Aurélie now wants the law of the Pact to grow, to be transposed at European level. “France is a pioneer. There is real interest in extending this approach beyond our borders. I would like us to achieve a European contributory business model. »

3. A path that requires sincerity and perseverance

We understand that becoming a company with a mission is not a long, calm river. There is no need to expect short-term benefits. And certainly not in terms of communication: your employees, as well as your customers, will not be fooled. Expectations will be created and it is easy to disappoint them. On the other hand, they will follow you if you are sincere and persistent. “It’s not a magic wand and pre-existing difficulties won’t go away. But you will be better equipped for the shocks to come”, underlines Aurélie Ghemouri Krief.

“Go ahead now, because the stakes will rise – and regulatory obligations too, confirms Vivien Pertusot. We have seen this in recent years: the pressure is increasing both on environmental issues and on anti-waste laws, on the professional equality index, etc. The “Name and Shame” can happen very quickly. The pioneers of the company with a mission have demonstrated the value, such as Camif of course, but also Aigle, which is transferring a production unit to France, or even Alenvi, which wants to revolutionize the sector of helping people and decided to start with “treat” caregivers well, to the point of opening a second company to train them properly. »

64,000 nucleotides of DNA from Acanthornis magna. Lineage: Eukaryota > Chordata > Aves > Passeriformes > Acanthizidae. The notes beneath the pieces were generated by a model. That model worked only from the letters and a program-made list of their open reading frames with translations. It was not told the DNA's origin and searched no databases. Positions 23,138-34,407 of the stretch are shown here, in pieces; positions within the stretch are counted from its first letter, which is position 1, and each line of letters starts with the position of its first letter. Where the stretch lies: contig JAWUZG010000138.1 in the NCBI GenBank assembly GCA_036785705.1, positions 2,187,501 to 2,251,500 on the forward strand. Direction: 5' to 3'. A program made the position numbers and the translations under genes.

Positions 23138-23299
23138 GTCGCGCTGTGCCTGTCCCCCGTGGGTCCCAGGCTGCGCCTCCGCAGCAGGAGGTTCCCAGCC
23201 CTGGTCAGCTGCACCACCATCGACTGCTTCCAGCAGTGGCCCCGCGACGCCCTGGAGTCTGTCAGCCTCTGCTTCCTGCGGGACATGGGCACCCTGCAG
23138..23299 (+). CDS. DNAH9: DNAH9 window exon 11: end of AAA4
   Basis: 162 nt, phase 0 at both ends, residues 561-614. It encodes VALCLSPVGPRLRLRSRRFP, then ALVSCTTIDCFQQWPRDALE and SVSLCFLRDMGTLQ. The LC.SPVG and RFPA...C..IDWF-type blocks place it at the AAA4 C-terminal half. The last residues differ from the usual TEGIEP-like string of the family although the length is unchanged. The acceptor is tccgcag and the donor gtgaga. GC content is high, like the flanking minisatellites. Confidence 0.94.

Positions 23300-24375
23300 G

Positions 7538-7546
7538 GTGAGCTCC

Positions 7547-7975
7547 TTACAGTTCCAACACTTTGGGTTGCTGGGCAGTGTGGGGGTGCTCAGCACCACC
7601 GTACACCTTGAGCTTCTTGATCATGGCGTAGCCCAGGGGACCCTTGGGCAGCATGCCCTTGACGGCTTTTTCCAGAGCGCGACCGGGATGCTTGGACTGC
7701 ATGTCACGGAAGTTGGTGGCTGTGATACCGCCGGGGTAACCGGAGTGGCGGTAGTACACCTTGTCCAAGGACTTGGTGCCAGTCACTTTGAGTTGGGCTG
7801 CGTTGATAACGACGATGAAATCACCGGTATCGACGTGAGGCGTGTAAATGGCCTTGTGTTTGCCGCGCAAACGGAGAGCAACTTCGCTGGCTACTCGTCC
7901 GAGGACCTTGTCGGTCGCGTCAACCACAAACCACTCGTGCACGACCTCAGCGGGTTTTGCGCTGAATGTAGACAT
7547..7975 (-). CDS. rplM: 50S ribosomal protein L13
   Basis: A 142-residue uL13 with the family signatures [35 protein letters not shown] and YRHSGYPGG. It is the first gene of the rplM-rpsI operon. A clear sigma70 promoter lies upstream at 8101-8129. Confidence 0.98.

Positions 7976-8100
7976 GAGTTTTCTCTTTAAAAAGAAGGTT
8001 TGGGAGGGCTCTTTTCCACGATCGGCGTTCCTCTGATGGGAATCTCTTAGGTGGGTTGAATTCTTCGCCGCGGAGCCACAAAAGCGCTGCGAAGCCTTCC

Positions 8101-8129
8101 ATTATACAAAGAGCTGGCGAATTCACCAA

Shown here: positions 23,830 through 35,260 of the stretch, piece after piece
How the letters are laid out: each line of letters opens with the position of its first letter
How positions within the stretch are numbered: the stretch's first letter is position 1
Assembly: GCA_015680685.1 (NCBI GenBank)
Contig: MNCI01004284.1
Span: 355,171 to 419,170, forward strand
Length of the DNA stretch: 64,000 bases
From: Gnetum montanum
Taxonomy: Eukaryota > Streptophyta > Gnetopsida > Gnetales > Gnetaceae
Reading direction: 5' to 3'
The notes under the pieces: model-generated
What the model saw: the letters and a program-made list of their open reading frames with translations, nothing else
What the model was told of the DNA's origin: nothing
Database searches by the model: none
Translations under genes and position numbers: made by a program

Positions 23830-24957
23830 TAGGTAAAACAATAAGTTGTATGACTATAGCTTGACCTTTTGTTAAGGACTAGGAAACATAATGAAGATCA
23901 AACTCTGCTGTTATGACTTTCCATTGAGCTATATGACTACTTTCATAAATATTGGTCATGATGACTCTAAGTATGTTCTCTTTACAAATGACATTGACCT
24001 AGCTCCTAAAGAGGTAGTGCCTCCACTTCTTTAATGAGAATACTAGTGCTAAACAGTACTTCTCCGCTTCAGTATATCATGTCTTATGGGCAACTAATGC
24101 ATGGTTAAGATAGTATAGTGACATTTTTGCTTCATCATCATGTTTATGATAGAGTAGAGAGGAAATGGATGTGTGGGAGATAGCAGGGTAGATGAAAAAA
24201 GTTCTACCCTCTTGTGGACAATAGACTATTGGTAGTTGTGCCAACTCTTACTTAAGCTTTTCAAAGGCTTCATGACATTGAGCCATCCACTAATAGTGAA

“If you have toxic management, it’s no use writing a beautiful purpose. »

“Formalizing your raison d’être and your KPIs requires introspection,” concludes Patrick Vignaud. Many don’t like it: it doesn’t seem operational enough for them. You have to find a happy compromise between the rush and excessive slowness that occurs when you consult too widely, or when the decision-making process is unclear. Companies rarely test their mission. However, they would be interested in this: a mission doesn’t change every six months. »

Last big pitfall: meaning is not enough. “If you have toxic management, it’s no use writing a beautiful purpose. »

“Some companies ask each of their departments to state their mission objectives and create a financial incentive for the exercise to be taken seriously,” notes Vivien Pertusot.

Today, when Phenix or Castalie posts a job offer, they get hundreds of responses. Same thing at Camif, located in Niort, far from being a major center of attraction. To get there, you get the idea: count several months of work and a few years to reap the benefits and prepare for the future.